On a football Saturday this September, Alex Ogura, CSOM ’16, was on his way back from celebrating a rather unremarkable win against Northern Illinois when a metallic glimmer caught his eye. Down in the mud outside an otherwise inconspicuous Mod, Ogura saw “a compression in the ground, a circle with something shiny - like something you could overlook a million times.”
Something compelled Ogura to stop - to look (can you say, the ghost of Eagles past?). He dug around the object using his fingers and unearthed what appeared to be a jeweled ring. Though it was covered in grime, Ogura pocketed the trinket and brought it to his room for closer inspection. A thorough scrubbing revealed the object to be a Boston College class ring; the owner’s name and graduation year—2001—were engraved inside.
Not satisfied with simply playing archaeologist, Ogura took to the Internet to do more digging. “I was personally curious,” he admits, “I wanted to see if, maybe, there was a good story behind this.” Exciting as the initial discovery was, the first few minutes of the online search were not as serendipitous. The alumnus wasn’t on Facebook and a Google search yielded no promising results. In a final effort, Ogura turned to a college senior’s best frenemy: LinkedIn.
“He was there! This was likely the guy! Class of 2001!” Ogura says to me, reliving the moment. “Luckily I found him on LinkedIn and one thing led to another."
Ogura messaged the alumnus, explaining to him the unlikely situation. “I didn’t want to seem a little weird, messaging him totally out of the blue,” Ogura admits. "But knowing that he was a BC alumni, it was a little natural that we would be able to communicate about this.” The alumnus was ecstatic to be hearing from Ogura, and confessed he had replaced the ring years earlier, forgetting about the predecessor who was lost too early on to make a mark.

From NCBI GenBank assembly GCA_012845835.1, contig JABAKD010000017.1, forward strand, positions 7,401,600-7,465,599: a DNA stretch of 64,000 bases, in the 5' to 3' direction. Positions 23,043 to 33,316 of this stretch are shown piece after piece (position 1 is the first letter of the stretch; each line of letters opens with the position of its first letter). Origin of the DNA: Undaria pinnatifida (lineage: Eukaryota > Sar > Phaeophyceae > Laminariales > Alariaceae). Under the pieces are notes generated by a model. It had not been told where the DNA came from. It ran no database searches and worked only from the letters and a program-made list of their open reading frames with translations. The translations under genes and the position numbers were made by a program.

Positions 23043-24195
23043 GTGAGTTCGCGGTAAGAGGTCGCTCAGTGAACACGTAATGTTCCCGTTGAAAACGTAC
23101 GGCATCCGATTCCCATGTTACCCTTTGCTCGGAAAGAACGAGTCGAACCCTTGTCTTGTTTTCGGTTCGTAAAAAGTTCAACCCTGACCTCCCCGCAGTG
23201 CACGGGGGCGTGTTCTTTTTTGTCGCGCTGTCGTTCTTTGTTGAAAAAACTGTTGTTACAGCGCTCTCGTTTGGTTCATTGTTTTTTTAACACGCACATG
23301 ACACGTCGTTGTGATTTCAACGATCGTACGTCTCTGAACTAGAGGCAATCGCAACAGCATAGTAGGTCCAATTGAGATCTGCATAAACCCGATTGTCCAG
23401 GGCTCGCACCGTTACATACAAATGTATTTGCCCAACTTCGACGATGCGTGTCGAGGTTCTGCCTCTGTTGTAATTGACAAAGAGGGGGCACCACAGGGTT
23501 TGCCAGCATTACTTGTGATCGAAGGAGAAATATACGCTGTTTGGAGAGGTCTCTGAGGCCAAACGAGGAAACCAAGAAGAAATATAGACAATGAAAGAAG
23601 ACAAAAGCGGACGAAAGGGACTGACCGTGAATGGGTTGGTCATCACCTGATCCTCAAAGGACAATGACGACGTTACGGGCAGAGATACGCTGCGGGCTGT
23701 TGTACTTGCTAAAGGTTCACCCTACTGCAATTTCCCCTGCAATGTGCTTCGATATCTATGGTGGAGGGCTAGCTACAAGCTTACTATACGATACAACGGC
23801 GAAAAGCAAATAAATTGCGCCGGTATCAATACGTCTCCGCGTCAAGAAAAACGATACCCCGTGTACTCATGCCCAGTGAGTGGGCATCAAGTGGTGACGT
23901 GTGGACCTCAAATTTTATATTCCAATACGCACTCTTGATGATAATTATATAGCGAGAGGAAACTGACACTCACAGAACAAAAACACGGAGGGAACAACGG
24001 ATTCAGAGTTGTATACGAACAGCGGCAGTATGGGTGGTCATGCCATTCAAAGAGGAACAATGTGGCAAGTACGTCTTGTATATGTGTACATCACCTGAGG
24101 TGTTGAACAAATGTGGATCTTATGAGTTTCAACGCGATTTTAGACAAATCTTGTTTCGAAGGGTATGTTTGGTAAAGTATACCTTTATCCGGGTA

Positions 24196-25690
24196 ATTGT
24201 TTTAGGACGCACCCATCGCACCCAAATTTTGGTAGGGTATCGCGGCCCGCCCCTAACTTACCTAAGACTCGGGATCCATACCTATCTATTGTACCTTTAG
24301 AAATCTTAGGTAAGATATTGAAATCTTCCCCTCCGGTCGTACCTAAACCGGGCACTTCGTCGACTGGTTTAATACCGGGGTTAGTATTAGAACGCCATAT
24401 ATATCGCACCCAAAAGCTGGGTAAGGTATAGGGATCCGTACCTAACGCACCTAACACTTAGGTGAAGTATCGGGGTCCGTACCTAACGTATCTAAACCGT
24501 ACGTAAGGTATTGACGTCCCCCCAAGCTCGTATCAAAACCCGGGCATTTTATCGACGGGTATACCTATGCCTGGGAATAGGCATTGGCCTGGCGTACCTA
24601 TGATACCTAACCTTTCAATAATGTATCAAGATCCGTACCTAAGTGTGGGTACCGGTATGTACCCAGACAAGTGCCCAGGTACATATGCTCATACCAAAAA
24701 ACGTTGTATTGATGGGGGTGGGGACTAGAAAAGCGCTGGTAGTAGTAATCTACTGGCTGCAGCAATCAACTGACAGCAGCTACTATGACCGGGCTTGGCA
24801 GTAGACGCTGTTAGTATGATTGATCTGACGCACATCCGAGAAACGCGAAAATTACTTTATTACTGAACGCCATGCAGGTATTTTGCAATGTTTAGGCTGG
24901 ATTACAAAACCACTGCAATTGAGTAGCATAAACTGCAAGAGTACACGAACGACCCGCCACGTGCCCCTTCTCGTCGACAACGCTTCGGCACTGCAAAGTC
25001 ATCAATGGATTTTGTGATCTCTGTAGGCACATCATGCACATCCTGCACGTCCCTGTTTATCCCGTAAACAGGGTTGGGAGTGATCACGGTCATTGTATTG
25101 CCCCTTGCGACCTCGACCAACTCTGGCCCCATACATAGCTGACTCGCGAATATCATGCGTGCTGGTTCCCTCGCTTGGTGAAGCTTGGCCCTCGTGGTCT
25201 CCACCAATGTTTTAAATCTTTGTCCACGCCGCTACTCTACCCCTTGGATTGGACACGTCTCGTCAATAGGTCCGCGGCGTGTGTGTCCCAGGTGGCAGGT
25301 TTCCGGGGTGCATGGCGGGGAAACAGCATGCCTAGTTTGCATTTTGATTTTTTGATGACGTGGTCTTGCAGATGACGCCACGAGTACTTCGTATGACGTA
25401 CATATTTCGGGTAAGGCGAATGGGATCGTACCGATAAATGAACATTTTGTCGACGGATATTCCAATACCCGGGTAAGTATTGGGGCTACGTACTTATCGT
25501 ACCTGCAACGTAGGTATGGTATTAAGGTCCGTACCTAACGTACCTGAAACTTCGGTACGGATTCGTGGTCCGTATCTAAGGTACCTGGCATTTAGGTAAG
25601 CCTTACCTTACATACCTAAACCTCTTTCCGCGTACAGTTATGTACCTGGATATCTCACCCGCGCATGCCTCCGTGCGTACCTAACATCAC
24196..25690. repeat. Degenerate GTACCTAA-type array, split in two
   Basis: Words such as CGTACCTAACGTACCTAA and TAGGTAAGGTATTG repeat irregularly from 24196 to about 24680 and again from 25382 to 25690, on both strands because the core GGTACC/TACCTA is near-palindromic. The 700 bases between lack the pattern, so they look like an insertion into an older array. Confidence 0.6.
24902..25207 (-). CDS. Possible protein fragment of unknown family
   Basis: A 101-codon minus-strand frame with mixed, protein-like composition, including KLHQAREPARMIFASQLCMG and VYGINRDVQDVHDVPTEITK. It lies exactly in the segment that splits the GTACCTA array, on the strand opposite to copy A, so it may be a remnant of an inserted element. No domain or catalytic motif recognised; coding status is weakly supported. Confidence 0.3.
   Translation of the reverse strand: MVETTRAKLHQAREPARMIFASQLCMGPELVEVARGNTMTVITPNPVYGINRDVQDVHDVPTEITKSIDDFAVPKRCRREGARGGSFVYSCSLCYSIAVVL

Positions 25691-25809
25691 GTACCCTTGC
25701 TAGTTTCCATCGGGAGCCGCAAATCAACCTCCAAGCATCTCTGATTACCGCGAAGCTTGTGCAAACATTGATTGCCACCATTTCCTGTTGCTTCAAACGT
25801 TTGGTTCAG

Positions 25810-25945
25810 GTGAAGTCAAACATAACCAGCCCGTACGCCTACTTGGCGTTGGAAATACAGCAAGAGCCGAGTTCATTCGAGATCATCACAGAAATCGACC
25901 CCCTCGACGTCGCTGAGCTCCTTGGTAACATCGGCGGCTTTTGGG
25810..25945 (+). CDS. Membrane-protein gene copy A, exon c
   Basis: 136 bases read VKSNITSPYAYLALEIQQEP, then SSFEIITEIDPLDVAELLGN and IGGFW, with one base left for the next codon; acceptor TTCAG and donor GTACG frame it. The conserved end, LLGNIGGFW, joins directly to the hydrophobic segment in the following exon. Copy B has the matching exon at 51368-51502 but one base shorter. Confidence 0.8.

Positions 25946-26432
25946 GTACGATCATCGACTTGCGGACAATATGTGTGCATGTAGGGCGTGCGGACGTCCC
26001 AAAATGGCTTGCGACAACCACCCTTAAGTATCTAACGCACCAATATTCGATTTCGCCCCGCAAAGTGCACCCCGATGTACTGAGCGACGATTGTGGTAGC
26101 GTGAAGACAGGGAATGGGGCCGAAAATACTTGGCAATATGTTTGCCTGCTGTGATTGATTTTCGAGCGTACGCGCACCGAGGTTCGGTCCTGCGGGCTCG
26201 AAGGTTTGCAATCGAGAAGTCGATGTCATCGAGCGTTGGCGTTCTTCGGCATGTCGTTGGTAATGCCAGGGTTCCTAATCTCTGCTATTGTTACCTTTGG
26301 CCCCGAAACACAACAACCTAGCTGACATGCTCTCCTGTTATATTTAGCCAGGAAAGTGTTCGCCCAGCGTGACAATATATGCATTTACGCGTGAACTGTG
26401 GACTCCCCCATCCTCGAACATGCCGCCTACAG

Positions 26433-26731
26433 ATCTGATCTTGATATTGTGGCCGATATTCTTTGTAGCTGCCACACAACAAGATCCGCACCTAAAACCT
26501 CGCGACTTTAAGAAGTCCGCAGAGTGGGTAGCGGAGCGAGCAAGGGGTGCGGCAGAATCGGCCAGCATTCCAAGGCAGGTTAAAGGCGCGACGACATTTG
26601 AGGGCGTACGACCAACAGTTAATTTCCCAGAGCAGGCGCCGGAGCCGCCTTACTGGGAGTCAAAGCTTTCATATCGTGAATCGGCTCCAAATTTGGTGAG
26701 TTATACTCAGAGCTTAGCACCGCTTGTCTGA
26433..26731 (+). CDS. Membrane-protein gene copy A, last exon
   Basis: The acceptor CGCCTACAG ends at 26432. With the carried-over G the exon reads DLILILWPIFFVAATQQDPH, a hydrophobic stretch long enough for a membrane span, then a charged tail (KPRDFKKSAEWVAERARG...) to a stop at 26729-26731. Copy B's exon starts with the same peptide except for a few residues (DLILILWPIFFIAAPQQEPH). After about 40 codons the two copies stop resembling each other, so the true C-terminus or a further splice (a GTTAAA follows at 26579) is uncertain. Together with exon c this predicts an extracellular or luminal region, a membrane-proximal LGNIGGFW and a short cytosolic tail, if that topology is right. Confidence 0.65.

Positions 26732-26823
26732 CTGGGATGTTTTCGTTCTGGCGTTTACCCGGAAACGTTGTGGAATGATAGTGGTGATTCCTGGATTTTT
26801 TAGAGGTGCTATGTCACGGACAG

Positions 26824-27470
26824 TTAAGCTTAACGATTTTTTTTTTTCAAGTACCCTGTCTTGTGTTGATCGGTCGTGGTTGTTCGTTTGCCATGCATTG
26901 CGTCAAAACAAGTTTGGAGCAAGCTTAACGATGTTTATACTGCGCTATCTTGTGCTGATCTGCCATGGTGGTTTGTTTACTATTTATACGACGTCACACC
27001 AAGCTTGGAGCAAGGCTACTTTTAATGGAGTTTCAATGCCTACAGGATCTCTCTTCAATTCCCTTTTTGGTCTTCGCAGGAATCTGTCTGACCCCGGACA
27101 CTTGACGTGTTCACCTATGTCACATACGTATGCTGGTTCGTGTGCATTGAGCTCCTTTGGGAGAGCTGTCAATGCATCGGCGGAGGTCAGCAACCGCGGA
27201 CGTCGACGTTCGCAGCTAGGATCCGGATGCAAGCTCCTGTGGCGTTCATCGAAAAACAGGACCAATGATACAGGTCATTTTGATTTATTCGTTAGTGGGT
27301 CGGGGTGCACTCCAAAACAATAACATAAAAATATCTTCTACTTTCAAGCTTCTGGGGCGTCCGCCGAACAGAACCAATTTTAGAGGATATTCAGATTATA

While the newer ring spent its time safely on the finger of a proud alum, its cousin, reluctant to say goodbye, remained lovingly encased in the grounds of its alma mater. Hundreds, if not thousands, of BC students have trampled over the ring on their way to safari-themed Mod parties, or leapt jubilantly above it celebrating a football victory against USC. Without him even knowing it, a part of this alumnus—his ring, his name—lived on at BC for 14 years while he took his life elsewhere. Realistically, Ogura can imagine the alumnus dropping the ring sometime during the course of senior week, or right before graduation, making his final exit from the Mod. “It would have been cool if he lost it at a football game,” laughs Ogura, giving into a dreamy sense of destiny.
While Ogura and audiences of his story were toying with fantasies of fate, the alumnus sent a prepaid envelope to retrieve his estranged jewelry. Ogura acknowledges that his dedication to returning the ring is unique, but even more incredible to him is how the alumnus was “willing to trust some 21-year-old kid" and "willing to continue conversation on very BC-specific things." They caught up on common traditions, Mod-going and a mutual commitment to BC.
This commitment to BC "is what BC kids are all about," explains Ogura. An immense pride for a school he repeatedly describes as “pretty special” is one thing Ogura will certainly carry with him after he graduates this spring.
With regards to purchasing a class ring of his own, Ogura responds laughingly, “I think I’m gonna have to - right? - after that. Hopefully if I lose it someone else gives it back to me, though maybe not 14 years later.”